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Bringing the Undead to Life

The legacy of Count Dracula and the figure of the vampire are deeply ingrained in popular culture. The allure and the terror of the Count have not only established many quintessential vampire tropes but also fueled a fascination with the undead that has endured since Bram Stoker first wrote his novel in 1897. The vampires created in literature, film and on stage often serve as mirrors reflecting the fears, anxieties, and social concerns of their time. As such, the myth of the vampire has evolved over the ensuing century, spanning from reinventions of Count Dracula himself to the glistening vampires of Twilight, from Nosferatu to What We Do in the Shadows. This enduring legacy will continue to captivate audiences in Moe and Jack's Place — The Rouse Theatre with a brand-new adaptation of Dracula from Vanessa Severo and Joanie Schultz.

Playhouse audiences will remember Severo from her play Frida...A Self Portrait and from her beautiful, stylized movement in last season's world premiere of Shane. Schultz is, of course, the Playhouse's Associate Artistic Director. You'll remember her direction of last season's world premiere of the workplace comedy Origin Story. Suffice it to say, both are more than familiar with how to build a new play. When generating the first draft of the adaptation, Severo and Schultz offered some insights into the process and their intentions. "In this adaptation, we shift the lens, and view the story through the female gaze. Evil does exist, and can be fought with axes, spears, crucifixes, and science...or simply by women's ingenuity."

(R to L) Mia Hutchinson-Shaw, Donovan Woods, Torsten Johnson, Mi Kang, and Rin Allen in rehearsal for Dracula

Obviously, there are some elements of Stoker's lore that audiences will be delighted to experience: Severo's movement work, along with some surprise special effects, will conjure the horrific and the supernatural; the actors are preternaturally talented and beautiful, expertly portraying these well-known characters; and there are heaps and mounds of stakes and garlic. Some of the elements of this production, however, come straight from the imagination of Severo, Schultz, and their team of designers.

The writer-director duo first met with the designers (costume, set, lighting, sound) over Zoom in late July to brainstorm what this specific version of Dracula would look and sound like. In these preliminary meetings, the entire team went scene by scene through the script to establish what the vibe of the scene was and what props and scenery were necessary for the scene to take place. Set designer Yu Shibagaki used the meeting to share hundreds of research photos to inspire the look and feel of the production. From this research, the entire team was able to form concrete ideas about patterns in color, use of line and angles, the aural world of the play, and how the scenes would flow from one into the next.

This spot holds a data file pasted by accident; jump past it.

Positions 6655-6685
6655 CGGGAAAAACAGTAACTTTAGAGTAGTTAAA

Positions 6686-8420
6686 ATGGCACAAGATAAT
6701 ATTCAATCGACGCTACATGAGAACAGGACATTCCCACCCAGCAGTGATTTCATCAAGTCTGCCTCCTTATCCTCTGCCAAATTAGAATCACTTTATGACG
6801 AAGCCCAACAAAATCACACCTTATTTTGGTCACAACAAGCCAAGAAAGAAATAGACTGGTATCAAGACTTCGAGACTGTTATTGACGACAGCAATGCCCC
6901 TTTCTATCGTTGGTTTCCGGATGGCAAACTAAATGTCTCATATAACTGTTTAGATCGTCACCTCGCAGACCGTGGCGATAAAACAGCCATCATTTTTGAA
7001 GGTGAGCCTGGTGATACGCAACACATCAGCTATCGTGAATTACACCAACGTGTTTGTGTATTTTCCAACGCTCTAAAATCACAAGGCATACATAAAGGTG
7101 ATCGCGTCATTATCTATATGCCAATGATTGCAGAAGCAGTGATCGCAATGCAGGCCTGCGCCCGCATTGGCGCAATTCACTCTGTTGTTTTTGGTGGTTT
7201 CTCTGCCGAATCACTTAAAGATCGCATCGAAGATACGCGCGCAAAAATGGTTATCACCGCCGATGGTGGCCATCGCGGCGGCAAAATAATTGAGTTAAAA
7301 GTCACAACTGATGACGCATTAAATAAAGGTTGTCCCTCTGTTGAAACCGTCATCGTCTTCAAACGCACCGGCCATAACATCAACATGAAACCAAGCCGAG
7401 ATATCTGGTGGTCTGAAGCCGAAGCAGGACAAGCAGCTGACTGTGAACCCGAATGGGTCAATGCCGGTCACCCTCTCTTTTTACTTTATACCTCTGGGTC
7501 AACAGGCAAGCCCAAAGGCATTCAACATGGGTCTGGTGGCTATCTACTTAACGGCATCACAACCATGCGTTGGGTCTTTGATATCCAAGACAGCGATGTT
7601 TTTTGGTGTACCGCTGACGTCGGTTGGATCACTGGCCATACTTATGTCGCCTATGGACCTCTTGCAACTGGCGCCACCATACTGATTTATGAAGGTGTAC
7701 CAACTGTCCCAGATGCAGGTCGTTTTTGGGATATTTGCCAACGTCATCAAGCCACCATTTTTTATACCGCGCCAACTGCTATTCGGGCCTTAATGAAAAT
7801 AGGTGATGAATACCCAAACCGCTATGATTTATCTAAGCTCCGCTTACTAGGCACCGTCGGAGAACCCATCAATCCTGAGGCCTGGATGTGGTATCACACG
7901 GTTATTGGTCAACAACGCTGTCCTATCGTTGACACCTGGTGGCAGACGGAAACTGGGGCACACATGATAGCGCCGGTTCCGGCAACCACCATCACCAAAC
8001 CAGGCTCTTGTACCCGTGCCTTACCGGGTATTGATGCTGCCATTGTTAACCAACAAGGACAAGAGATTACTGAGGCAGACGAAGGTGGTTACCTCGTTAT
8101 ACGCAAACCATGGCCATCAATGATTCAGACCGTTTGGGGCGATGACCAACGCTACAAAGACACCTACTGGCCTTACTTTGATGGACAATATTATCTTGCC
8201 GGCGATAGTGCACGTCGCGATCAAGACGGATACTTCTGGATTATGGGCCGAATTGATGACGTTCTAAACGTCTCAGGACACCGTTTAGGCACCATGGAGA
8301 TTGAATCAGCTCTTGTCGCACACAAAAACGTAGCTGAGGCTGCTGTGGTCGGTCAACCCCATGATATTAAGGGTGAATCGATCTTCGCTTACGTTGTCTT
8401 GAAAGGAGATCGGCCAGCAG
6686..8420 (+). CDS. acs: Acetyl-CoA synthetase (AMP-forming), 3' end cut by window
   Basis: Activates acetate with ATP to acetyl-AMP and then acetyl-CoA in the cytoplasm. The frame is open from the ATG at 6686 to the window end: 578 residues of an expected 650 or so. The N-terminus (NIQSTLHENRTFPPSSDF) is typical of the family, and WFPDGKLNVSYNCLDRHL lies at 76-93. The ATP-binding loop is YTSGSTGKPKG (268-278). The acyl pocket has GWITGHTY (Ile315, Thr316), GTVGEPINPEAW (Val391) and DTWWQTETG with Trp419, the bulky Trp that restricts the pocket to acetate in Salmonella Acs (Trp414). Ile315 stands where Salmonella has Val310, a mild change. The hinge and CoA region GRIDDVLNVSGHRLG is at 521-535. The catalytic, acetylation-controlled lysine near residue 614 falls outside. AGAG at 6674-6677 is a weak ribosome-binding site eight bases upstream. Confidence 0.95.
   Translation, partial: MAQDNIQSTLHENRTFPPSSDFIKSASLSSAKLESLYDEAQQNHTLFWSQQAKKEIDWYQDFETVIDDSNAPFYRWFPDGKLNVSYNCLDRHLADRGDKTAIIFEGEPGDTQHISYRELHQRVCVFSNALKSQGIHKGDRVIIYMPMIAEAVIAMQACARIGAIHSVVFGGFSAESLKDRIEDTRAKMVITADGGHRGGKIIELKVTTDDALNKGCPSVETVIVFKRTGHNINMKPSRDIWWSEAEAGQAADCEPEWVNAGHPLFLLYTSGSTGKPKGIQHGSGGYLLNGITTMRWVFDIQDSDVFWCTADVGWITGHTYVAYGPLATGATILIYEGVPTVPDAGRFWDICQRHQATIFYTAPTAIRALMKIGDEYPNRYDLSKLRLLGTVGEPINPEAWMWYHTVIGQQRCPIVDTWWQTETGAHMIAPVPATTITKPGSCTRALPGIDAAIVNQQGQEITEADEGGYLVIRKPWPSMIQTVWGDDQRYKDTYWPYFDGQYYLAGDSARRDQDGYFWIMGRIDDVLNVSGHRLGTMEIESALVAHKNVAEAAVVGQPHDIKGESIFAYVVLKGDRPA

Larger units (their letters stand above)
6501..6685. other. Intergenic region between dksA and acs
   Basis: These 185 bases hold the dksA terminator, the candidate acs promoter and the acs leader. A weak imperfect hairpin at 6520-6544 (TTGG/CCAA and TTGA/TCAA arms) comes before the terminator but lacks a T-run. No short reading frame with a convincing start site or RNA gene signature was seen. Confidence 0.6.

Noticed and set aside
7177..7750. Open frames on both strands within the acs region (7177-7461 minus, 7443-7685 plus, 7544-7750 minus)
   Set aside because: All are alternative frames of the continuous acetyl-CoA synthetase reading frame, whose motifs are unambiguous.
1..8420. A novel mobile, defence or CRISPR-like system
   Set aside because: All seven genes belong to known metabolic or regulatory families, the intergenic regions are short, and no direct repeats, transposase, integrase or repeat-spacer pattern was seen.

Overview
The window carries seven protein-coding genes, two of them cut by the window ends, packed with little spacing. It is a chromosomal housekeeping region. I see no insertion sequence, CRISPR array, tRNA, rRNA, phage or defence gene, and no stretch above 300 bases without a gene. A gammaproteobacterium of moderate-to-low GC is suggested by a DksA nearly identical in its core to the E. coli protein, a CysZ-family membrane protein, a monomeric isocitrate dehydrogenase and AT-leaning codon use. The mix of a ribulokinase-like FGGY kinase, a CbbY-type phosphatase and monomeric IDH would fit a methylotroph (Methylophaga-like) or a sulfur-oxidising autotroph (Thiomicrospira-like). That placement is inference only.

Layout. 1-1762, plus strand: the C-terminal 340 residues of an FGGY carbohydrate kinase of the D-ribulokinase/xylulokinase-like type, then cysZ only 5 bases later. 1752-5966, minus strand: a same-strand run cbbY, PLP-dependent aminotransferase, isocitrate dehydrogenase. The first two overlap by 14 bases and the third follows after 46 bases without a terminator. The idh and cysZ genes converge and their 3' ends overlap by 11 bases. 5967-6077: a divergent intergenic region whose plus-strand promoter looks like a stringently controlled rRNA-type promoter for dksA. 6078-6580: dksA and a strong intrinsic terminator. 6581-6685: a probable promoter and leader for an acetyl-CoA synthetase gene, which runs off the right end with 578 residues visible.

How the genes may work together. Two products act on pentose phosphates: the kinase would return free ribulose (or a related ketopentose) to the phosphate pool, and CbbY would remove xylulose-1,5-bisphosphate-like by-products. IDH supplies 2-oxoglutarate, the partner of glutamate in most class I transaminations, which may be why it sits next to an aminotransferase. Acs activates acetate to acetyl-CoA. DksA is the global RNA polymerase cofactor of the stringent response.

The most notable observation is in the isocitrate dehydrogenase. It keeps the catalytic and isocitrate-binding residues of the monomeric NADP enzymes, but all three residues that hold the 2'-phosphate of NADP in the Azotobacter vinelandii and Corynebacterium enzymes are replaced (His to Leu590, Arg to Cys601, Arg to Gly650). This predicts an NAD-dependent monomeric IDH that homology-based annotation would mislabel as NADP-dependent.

By the end of September, Schultz, Severo, and their fledgling script went into workshop, which was supported by the funds of the Jerome Fey Endowment. In this workshop, the writer-directors, dramaturg, nine actors, and a stage manager spent four days in a rehearsal room with the script. On the first day of the workshop, the actors read the script aloud. The dramaturg, who functions as another creative collaborator with expertise in playmaking, elicited specific feedback from the actors about how the script was working. Schultz and Severo then took that feedback to produce a brand-new draft for the next day. This process continued over each of the four days and culminated in a reading of the latest draft for invited Playhouse staff members. 

The script has continued to be developed throughout the rehearsal process, which began at the beginning of January. In the rehearsal process, both the actors and the production dramaturg in the room ask pertinent questions about the characters' intent and the shape of the play. These questions are both inherent to the process of rehearsal and to the new play process; they are necessary to make the storytelling as clear as possible for our audiences. Severo and Schultz took the time to answer some of our questions about making this new version of a classic.